How To Study Physiology And Anatomy At University

Physiology and Anatomy are two subjects that many find difficult to study, not because the material is any more difficult than you would imagine, but simply because of the sheer amount of information there is to study. New students starting these classes often have a difficult time adjusting, as each subject requires quite a lot of “out of class” study.

Unfortunately I can not offer any advice that will allow you to master the subject within 24 hours, so if you have an exam tomorrow and you’ve yet to start studying, I’m not going to be able to help you much!

The first term that I had these classes, I too struggled to find a way to study the course material effectively and, in the end, had to settle for a lower than my average grade. And so, the second term I started my revision and study process a while beforehand, so as to get ahead. This helped me a tonne and it’s something I would suggest that anyone taking this class do – start your revision early.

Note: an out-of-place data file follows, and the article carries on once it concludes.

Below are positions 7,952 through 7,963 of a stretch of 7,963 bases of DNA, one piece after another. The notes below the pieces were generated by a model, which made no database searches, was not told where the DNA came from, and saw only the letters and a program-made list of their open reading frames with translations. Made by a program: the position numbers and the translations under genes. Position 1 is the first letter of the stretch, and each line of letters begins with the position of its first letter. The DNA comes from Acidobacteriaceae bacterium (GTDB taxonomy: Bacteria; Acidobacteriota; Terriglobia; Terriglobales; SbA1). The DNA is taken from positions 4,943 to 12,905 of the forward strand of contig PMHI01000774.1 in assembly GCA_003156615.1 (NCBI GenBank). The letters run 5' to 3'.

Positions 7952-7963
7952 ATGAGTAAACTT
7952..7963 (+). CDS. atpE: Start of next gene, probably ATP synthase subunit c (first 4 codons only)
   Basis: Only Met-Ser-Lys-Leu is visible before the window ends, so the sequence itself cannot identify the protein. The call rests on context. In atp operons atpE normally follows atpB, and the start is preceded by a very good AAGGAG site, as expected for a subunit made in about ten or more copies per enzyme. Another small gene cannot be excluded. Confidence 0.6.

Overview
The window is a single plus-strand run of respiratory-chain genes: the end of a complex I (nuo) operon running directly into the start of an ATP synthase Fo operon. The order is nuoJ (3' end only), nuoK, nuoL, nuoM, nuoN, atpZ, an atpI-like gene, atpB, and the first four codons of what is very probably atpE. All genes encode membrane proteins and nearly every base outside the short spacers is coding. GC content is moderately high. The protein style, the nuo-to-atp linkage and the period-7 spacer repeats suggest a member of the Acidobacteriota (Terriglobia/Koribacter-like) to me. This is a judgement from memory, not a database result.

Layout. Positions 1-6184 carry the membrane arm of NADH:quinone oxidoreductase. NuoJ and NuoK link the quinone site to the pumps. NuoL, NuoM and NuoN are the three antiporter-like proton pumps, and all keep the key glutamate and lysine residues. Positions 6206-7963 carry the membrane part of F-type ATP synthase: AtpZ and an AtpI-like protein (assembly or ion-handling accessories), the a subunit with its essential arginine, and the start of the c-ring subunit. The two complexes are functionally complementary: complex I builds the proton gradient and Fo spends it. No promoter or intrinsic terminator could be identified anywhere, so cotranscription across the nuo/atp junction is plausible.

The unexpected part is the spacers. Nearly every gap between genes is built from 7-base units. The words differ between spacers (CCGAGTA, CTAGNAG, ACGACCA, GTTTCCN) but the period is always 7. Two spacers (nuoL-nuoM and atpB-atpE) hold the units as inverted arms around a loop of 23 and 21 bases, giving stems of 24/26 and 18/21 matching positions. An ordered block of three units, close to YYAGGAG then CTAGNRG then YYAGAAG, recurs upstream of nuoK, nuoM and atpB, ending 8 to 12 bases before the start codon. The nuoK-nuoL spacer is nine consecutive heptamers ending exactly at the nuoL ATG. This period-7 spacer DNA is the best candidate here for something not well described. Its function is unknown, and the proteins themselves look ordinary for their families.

A lot of the information can also be resumed down into a table or something similar, making it visually easier to organise in your head. For example, one of the first things we studied, in my course, were the bones in the body, where they’re located, which other bones they articulate with, etc. This was easily logged in a table format and then it was just a case of repeating the material and testing myself on it.

Starting early definitely made it easier, but this is somewhat obvious, as very few people are capable of memorizing pages and pages of information within a few days. These two courses, especially anatomy, are essentially just memorizing an information base, to work off of as you get further into your university/college studies.


  1. Start early.
  2. Revise again and again, on a regular basis.
  3. Organise your notes to make it visually easier to study.